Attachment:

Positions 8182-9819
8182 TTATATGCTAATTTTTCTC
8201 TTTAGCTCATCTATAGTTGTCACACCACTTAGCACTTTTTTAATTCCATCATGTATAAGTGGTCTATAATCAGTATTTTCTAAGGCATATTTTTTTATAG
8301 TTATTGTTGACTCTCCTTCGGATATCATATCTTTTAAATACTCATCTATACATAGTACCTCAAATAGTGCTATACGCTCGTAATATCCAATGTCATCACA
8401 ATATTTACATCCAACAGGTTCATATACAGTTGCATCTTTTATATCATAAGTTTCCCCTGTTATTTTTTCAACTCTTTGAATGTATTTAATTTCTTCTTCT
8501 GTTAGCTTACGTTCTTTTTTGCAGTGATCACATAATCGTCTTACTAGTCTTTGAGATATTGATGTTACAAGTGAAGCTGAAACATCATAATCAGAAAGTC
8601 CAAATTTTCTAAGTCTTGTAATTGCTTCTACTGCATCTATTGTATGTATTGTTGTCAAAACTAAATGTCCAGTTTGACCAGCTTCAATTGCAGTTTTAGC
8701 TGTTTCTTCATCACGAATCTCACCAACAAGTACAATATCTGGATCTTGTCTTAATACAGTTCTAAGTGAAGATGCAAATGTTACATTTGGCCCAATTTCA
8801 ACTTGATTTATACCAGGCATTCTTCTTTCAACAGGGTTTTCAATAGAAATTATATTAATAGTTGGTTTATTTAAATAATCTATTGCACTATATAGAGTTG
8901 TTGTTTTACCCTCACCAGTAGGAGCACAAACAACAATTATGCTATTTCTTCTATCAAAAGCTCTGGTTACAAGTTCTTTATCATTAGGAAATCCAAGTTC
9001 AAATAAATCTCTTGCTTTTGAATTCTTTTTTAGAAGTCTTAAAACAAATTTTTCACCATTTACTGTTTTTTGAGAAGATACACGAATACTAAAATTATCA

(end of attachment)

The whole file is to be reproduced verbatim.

Positions 8182-9819
8182 TTATATGCTAATTTTTCTC
8201 TTTAGCTCATCTATAGTTGTCACACCACTTAGCACTTTTTTAATTCCATCATGTATAAGTGGTCTATAATCAGTATTTTCTAAGGCATATTTTTTTATAG
8301 TTATTGTTGACTCTCCTTCGGATATCATATCTTTTAAATACTCATCTATACATAGTACCTCAAATAGTGCTATACGCTCGTAATATCCAATGTCATCACA
8401 ATATTTACATCCAACAGGTTCATATACAGTTGCATCTTTTATATCATAAGTTTCCCCTGTTATTTTTTCAACTCTTTGAATGTATTTAATTTCTTCTTCT
8501 GTTAGCTTACGTTCTTTTTTGCAGTGATCACATAATCGTCTTACTAGTCTTTGAGATATTGATGTTACAAGTGAAGCTGAAACATCATAATCAGAAAGTC
8601 CAAATTTTCTAAGTCTTGTAATTGCTTCTACTGCATCTATTGTATGTATTGTTGTCAAAACTAAATGTCCAGTTTGACCAGCTTCAATTGCAGTTTTAGC
8701 TGTTTCTTCATCACGAATCTCACCAACAAGTACAATATCTGGATCTTGTCTTAATACAGTTCTAAGTGAAGATGCAAATGTTACATTTGGCCCAATTTCA
8801 ACTTGATTTATACCAGGCATTCTTCTTTCAACAGGGTTTTCAATAGAAATTATATTAATAGTTGGTTTATTTAAATAATCTATTGCACTATATAGAGTTG
8901 TTGTTTTACCCTCACCAGTAGGAGCACAAACAACAATTATGCTATTTCTTCTATCAAAAGCTCTGGTTACAAGTTCTTTATCATTAGGAAATCCAAGTTC
9001 AAATAAATCTCTTGCTTTTGAATTCTTTTTTAGAAGTCTTAAAACAAATTTTTCACCATTTACTGTTTTTTGAGAAGATACACGAATACTAAAATTATCA